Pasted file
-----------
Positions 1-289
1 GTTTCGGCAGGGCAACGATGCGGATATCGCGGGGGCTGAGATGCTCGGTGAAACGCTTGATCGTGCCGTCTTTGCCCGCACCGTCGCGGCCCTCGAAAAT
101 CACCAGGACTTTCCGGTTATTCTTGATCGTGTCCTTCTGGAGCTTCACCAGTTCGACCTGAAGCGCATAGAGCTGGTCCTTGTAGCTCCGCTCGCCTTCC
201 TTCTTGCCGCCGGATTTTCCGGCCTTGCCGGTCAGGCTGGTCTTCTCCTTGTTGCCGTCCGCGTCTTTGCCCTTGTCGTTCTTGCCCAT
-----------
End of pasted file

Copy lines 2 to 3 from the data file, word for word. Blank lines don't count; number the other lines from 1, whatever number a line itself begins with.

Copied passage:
1 GTTTCGGCAGGGCAACGATGCGGATATCGCGGGGGCTGAGATGCTCGGTGAAACGCTTGATCGTGCCGTCTTTGCCCGCACCGTCGCGGCCCTCGAAAAT
101 CACCAGGACTTTCCGGTTATTCTTGATCGTGTCCTTCTGGAGCTTCACCAGTTCGACCTGAAGCGCATAGAGCTGGTCCTTGTAGCTCCGCTCGCCTTCC